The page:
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local body elections

Ousted councillors ponder future


Ousted councillors ponder future

Dumped Tauranga councillor Tony Christiansen's public speaking career has surged back with eight bookings already firmed up between now and Christmas.

Mr Christiansen, one of seven councillors swept from office on Saturday, was the only ex-councillor whose life has bounced straight back into where it left off before he was elected.

The one-term councillor spent yesterday confirming 17 world-wide invitations from conference organisers which he had put on hold until the outcome of the election was known.

He was amazed that ratepayers thought they had done such a bad job but it was this possibility of being voted out that vindicated his decision to keep doing a trickle of speaking engagements while he was a councillor - it kept his name in the marketplace.

"The sun came up on Sunday morning and a new day dawned," he said.

He was leaving his options open on seeking re-election: "I am a little bit done with it, to be honest."

Murray Guy said he was at a total loss about the result. Voters had lumped him in with those councillors with whom he had consistently rejected because of their processes and policies.

And the three councillors with which he was the most aligned were all successful: "It is very confusing ... clearly I was living in a fantasy world."

Mr Guy was keeping his options open for the next election and he would continue to comment and debate council issues on social media. In the meantime, the former bus driver was looking for a job and would like to get back into the tour bus industry. Terry Molloy said everyone got swept up in a tsunami of discontent. The defining issue was largely debt and anyone who tried to defend the debt was swept along by a surge that nearly took out Mayor Stuart Crosby as well.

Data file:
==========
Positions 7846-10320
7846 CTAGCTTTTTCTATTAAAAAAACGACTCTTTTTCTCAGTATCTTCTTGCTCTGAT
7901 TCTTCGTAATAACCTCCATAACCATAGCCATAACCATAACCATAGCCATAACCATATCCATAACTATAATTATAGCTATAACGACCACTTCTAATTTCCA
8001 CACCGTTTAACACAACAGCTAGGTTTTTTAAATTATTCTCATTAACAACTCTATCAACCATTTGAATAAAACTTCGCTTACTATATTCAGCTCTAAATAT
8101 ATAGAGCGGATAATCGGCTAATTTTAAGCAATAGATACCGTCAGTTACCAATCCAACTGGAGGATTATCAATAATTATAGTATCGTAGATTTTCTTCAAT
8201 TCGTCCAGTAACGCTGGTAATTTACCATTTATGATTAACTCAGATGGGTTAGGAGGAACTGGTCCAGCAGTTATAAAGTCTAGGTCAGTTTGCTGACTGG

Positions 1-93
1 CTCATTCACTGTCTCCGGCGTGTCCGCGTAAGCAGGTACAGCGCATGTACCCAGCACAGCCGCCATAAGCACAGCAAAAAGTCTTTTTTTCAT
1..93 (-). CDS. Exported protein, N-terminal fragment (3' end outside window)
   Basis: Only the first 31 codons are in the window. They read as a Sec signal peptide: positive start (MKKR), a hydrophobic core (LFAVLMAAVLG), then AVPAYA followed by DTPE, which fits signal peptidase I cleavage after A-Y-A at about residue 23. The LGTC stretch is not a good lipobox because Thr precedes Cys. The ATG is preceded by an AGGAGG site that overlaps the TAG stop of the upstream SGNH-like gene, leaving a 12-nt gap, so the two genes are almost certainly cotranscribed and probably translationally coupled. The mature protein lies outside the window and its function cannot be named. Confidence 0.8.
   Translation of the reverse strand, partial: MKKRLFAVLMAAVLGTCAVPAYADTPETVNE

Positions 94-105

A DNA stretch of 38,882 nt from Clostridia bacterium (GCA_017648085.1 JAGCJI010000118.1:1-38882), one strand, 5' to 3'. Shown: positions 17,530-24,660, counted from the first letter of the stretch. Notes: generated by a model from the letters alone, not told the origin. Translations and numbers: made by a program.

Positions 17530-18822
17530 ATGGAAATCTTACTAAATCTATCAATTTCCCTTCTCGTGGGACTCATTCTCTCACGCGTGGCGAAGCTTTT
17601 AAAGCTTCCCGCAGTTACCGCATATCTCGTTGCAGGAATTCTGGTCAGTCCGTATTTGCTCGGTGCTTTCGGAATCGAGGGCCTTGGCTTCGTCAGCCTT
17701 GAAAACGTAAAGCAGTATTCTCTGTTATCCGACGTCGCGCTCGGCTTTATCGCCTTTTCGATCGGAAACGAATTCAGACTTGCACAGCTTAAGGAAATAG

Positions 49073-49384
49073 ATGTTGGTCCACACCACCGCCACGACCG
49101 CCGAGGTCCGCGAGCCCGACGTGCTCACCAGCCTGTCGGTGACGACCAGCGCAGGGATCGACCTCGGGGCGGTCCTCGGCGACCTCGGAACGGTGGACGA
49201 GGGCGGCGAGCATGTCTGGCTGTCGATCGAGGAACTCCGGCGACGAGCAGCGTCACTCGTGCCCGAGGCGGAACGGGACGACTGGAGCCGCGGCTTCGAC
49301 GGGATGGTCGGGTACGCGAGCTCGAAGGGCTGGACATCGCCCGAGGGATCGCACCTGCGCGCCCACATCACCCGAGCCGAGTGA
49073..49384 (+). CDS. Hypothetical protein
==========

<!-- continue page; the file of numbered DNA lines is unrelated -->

"There was a lot of misinformation and scaremongering."

Mr Molloy, 69, was not looking at getting back into fulltime employment.

David Stewart, who joined Wayne Moultrie in being tipped out of the Mount/Papamoa Ward, said he would wait for a while to see what was out there and was not planning to get back into fulltime employment. His seat on the Bay of Plenty District Health Board would occupy some of his time and he would have "a bit of a look around" before deciding what to do next. He would not be running for election again.

Mr Moultrie, 69, called the election result "massacre in main street".

He was not sure what the future held for him, except that he would not seek re-election in 2016.

The last Mayor of Mount Maunganui looked back with a great deal of satisfaction on stitching together the joint venture with the Port of Tauranga that got the Pilot Bay boardwalk built.

Larry Baldock said "all job offers would be considered". He might apply to become a member of the local alcohol licensing committee and would be working hard for the "fastest growing political party in New Zealand" - the Conservative Party.

In hindsight, Mr Baldock said he was still asking himself whether shifting from the Otumoetai/Pyes Pa to contest the at-large election has been the right thing to do.

Bill Faulkner did not reply to a message left on his cellphone.